MK: And Mike Hurst produced The Move's "Curly"
MDA: He did,which is amazing because that's ONE of the
great tracks isn't it?
MK: You also played with Maxine
Nightingale on Get Right Back To Where We Started From, a
great Motown feel to it, and it was a number one, I bet
you were proud of that? How did you get to play with her?
MDA: We were doing a demo session in a little studio in Denmark Street, and it was one of those demo sessions where everybody goes and sits down with music in front of you, and you try and get through as many tunes as possible. Pierre Tubbs was paying for the session, and he was still at that point an employee of United Artists working for their Art Department, so he'd have been a guy on a salary, and faced with six or seven musicians in a studio. And studios always cost far too much, and I think he would have been quite tense, and I remember him coming in and saying, listen guys, I want to record in entirety, four pieces in this three hour session. That's quite possible, you just get on with it, and we recorded two pieces with Maxine and two with somebody else, and it wasn't till we started on Get Right Back that, and let me stress, it was a demo session that this multi million selling thing came out of, it wasn't, let's go and remake it, it wasn't, it was the original demo session. He came down from the control box, he said, Mike, for this one I don't want you to use your Fender bass. I have got this old bass that you can hardly tune up, and I want it because of the sound, and that was the thing that we played, that was the thing that we felt sure would have to be redone, but no, sometimes you get the magic of doing things in a hurry, and that was one case in point. So if you like, that multi million selling recording, I would think, cost him less than a £100 if you put the other tracks into the pudding, and do the arithmetic, which is quite stunning isn't it.
Mike (and Wilf Gibson) played on this hit by Maxine Nightingale
MK: You were involved with Violinski which sounded like a real fun project, did you have a good time with the band?MDA: Yes, I had a great time with the band. Mik Kaminski and I got on very well, and had roomed together in ELO at a time when I had come out of shock with sharing a room with Wilf Gibson who had certain rooming habits which I found difficult to get on with, and maybe vice versa, but nonetheless, I was determined thereafter when Wilf left to only to be roomed on my own. And when Mik Kaminski joined the band, he has got this sort of funny look about him, he can see the funny side of something, and when he first met me he wasn't sure whether or not to poke fun at me, being what he considered to be stand offish in being in a room on my own, so rather than insist on me being sociable and sharing rooms, every oppertunity he and Rick Pannell the sound guy, would burst into my room and make me entertain them, so in due course I ended up rooming with Mik because I got on very well with him, and agreed with him, about activites in the rooms, like nobody touching each others towels and things like that (laughter). For instance, if anybody came into our room, anybody, somebody from the record division, Don Arden, anybody at all, Mik would say quick the towels, hide the towels just in case someone went to the loo and touched one of his towels! No, we had a lot of fun, and Mik invited me to come down to try it with the band, which I did and I liked them very much indeed, and I loved the material, and they were great musicians in the band, and it was definitely something I wanted to get involved with, I loved it. MK: Violinski recorded two great albums , No Cause For Alarm and Stop Cloning About, did you play on both of those ? MDA: I played on the second one, No Cause For Alarm was Baz Dunnery who was Francis Dunnery's brother. MK: Do you remember how the band actually came together? MDA: Violinski I think was pretty much John Marcangelo and Mik Kaminski coming together, and John Marcangelo coming up with that wonderful instrumental, Clog Dance. I think it literally started with that piece. MK: Mik sometimes played that live on stage with ELO Part 2. MDA: Really! Gosh! And John plays it on his cruises round the Carribean. But let me tell you, it's quite hard to conceive he plays it at double the speed. To any readers, let me tell you that to play the melody on the piano, you have to use four fingers of your right hand, because it's a four part harmony and the intervals between your fingers have to change according to what part of the melody you are on, and if you can imagine der, der, der, der at great speed, and having to change to four fingers, minutely it's impossible, but John does it!! (Laughter). It's breathtaking. MK: Why do you think Violinski came to an end? We hear rumours it was something about distribution problems at Jet Records, do you know anything about that? MDA: It came to an end because we weren't getting paid! Rather than receive what bands used to get in those days advances, and off those you could live, pay your board and lodging, pay your mortgage or whatever it was. We used to get paid weekly by the record company, and the record company Jet got into trouble, now why, I don't know, but they did get into trouble and had to cease paying everybody, and no money, no band. There wasn't a way we could carry on, we tried to get other finances but it wasn't the time when we could do it. MK: Do you keep in contact with any ELO members at all? MDA: No I don't, but I keep in touch with John Marc of Violinski and I see him a lot, and you must meet him. He's very funny and very entertaining and very knowledgeable, so sometime we must look out for this. MK: Tell us about the Rubber Band. MDA: The Rubber Band came about through somebody's birthday party, and I was sitting quietly in the corner, when somebody was playing guitar, and said come on Mike, you play the guitar, and I said no I don't play the guitar at parties, and they said it would be something that would be much appreciated by our host if you did play, so I played a couple of tunes, and the guy who handed me the guitar had got a band called Gerry, no Dickey Heart and the Pacemakers, do you get the joke? This Dickey Heart and the Pacemakers was one of these bands that plays big charity balls, big birthday parties, all private functions you know, they are things that you wouldn't play every night because they usually require a fairly hefty fee. But I got involved with Dickey Heart and the Pacemakers, we split off, and myself and a guy called Tim Paine and we formed a Rubber Band, and the Rubber Band has been going now for about twelve years, and we play maybe once a month and we have just come back from Spain where we were playing for the Polo crowd, and we were playing on the beach, and that was a really great function, and it's those sort of big bashes that we do, they have as much equipment as ELO, which is the reason it costs a lot of money to put on and it's the reason we don't play every night! MK: So, we are approaching the millennium now, what do you hope to be doing in the next few years? MDA: In the next few years, well John Marc and I, have discussed putting something together, and so I will keep you informed about that, but John Marc has always been somebody I have particularly enjoyed playing with, as he's a great composer, and he's great fun to be with, I really hope something will come of that and that we can put some nice material together for that,and I'll be travelling with you world-wide carrying your bags to the German ELO convention !(Laughter) Transcribed by:- Alan Heath and originally published in his King Of The Universe Fanzine in two parts in 1998 and 1999.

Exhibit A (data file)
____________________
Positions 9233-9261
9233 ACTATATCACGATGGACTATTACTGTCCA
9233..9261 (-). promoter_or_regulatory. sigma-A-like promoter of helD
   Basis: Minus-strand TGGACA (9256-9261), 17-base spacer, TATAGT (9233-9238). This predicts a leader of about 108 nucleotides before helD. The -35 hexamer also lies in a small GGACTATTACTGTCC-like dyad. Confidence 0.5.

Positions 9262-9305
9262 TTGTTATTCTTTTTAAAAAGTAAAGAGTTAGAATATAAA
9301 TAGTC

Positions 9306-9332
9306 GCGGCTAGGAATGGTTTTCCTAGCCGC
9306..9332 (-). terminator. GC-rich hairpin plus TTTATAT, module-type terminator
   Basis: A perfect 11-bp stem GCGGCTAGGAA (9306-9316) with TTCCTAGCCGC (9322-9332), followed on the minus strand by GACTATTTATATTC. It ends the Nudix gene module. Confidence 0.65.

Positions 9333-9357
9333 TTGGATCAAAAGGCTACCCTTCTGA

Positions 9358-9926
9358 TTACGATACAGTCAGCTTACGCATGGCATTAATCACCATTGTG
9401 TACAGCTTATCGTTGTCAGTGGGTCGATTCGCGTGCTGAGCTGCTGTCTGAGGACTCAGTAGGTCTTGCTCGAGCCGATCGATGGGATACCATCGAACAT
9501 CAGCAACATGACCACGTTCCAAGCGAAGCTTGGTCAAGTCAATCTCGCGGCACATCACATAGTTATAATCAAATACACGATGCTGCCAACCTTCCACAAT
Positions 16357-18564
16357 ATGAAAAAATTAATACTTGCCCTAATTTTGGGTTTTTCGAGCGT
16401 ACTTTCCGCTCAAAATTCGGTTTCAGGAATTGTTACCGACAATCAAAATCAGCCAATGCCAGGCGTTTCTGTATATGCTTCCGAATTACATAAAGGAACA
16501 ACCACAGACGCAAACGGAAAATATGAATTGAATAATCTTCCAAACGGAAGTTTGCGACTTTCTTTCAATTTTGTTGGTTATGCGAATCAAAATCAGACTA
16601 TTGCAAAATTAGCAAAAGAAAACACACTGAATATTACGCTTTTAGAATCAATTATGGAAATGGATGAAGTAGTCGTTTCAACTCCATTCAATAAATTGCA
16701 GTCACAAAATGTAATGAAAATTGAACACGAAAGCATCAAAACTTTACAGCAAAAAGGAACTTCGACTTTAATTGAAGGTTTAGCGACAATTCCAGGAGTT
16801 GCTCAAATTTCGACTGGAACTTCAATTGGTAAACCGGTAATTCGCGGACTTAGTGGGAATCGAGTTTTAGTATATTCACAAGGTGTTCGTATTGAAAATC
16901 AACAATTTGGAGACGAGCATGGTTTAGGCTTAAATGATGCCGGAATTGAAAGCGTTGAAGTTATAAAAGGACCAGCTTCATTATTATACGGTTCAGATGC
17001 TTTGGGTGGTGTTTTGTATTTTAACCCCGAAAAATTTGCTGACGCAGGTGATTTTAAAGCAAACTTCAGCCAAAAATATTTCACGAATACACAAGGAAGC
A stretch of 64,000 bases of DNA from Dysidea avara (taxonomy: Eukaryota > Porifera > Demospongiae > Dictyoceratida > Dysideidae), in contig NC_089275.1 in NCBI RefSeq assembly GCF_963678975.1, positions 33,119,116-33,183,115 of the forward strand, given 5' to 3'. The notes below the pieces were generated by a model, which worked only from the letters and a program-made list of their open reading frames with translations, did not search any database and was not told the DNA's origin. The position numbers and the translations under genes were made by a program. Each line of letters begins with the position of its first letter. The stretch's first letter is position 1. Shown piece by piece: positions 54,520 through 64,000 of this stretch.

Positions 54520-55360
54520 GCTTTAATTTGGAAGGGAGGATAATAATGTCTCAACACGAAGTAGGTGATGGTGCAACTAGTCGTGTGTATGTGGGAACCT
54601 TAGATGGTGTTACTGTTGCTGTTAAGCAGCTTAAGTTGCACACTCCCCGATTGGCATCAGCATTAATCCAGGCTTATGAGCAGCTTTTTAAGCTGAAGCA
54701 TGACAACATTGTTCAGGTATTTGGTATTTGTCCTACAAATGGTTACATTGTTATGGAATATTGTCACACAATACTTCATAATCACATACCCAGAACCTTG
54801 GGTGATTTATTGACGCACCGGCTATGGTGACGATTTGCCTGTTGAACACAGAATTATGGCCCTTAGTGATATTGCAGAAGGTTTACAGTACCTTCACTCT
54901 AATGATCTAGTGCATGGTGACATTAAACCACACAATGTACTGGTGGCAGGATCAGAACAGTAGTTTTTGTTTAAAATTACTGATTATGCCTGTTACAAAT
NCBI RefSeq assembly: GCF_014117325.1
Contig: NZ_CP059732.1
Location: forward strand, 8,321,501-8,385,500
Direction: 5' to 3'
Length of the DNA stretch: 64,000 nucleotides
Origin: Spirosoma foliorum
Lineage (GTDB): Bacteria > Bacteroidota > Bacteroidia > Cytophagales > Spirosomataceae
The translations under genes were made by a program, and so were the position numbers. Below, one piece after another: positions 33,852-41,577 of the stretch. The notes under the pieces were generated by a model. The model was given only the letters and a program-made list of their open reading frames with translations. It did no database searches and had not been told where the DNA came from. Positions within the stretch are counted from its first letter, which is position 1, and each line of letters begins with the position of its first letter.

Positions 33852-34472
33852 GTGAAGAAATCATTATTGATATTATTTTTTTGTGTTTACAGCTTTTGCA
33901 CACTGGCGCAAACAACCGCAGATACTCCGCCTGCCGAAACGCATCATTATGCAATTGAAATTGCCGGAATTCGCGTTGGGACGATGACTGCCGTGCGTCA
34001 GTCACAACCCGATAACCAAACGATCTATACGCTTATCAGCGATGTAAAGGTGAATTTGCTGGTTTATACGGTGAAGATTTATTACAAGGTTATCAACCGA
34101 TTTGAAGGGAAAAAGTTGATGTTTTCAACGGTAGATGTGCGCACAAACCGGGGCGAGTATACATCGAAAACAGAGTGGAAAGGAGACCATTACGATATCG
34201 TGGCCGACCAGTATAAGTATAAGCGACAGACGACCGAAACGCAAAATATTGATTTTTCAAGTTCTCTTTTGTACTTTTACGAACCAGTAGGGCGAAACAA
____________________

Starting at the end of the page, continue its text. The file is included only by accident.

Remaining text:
Mike and myself have decided to update the interview sometime soon........
Martin and Mike enjoy a pint by the river
April 2004 - Mike and his ex Violinski partner John Marcangelo have been back in the studio again to record some tracks for a new album.
It will be recorded at ”Maison Publique” a studio owned by one of Mike's sons ( Mike Jnr ) and at least one of the tracks will feature the violin of the one and only Wilf Gibson.
John and Mike have also been in touch with Mik Kaminski, who has agreed to come and make a contribution to the project.